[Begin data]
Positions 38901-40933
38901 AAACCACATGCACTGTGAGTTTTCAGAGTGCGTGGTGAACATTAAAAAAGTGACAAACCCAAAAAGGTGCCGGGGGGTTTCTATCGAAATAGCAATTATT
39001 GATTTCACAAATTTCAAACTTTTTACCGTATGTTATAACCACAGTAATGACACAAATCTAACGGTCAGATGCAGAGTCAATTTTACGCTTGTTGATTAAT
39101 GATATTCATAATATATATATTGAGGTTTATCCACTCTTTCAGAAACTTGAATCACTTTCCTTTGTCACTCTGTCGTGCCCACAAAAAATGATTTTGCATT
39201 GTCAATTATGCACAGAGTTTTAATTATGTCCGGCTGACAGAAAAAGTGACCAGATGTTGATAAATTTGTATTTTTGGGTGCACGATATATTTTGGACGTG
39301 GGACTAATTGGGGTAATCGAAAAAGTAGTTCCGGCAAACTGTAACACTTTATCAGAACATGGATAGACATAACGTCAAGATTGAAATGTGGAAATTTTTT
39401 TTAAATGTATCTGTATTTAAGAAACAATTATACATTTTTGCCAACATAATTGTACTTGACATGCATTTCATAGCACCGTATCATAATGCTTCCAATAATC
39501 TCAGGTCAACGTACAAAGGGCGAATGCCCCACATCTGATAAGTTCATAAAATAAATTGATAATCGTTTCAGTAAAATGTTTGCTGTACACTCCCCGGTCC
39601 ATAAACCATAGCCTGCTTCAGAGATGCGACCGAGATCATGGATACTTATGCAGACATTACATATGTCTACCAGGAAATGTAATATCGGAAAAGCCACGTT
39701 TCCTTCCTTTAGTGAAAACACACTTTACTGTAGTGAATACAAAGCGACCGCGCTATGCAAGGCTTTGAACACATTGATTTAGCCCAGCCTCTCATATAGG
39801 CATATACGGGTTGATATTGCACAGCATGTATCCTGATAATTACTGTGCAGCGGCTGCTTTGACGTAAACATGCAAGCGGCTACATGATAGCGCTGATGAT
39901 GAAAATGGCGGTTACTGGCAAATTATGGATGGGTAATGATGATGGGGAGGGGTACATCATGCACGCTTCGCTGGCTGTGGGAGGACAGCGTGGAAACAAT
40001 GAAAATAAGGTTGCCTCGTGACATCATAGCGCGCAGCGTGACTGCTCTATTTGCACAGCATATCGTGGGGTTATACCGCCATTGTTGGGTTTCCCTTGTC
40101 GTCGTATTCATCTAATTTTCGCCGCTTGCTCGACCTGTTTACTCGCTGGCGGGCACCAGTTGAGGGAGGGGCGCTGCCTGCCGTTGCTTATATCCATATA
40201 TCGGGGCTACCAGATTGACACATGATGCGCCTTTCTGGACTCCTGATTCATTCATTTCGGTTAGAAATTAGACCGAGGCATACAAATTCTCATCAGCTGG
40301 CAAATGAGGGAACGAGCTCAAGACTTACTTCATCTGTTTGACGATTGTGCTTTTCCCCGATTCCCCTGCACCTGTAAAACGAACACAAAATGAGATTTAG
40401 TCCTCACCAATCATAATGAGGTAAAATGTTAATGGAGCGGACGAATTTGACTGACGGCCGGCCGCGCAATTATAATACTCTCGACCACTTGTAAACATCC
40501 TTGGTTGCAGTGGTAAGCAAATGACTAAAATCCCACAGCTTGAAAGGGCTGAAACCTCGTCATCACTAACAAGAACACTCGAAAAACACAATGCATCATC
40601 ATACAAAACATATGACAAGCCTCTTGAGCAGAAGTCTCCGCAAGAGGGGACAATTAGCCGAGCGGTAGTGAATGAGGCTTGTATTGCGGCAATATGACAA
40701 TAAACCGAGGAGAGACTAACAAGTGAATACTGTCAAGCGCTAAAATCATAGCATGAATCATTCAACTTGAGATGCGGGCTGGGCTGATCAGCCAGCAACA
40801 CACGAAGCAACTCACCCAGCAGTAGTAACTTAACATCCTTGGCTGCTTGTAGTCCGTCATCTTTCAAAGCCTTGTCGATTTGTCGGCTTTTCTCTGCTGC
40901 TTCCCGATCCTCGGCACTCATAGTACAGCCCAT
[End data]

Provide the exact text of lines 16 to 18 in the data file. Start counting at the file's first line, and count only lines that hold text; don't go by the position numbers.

40301 CAAATGAGGGAACGAGCTCAAGACTTACTTCATCTGTTTGACGATTGTGCTTTTCCCCGATTCCCCTGCACCTGTAAAACGAACACAAAATGAGATTTAG
40401 TCCTCACCAATCATAATGAGGTAAAATGTTAATGGAGCGGACGAATTTGACTGACGGCCGGCCGCGCAATTATAATACTCTCGACCACTTGTAAACATCC
40501 TTGGTTGCAGTGGTAAGCAAATGACTAAAATCCCACAGCTTGAAAGGGCTGAAACCTCGTCATCACTAACAAGAACACTCGAAAAACACAATGCATCATC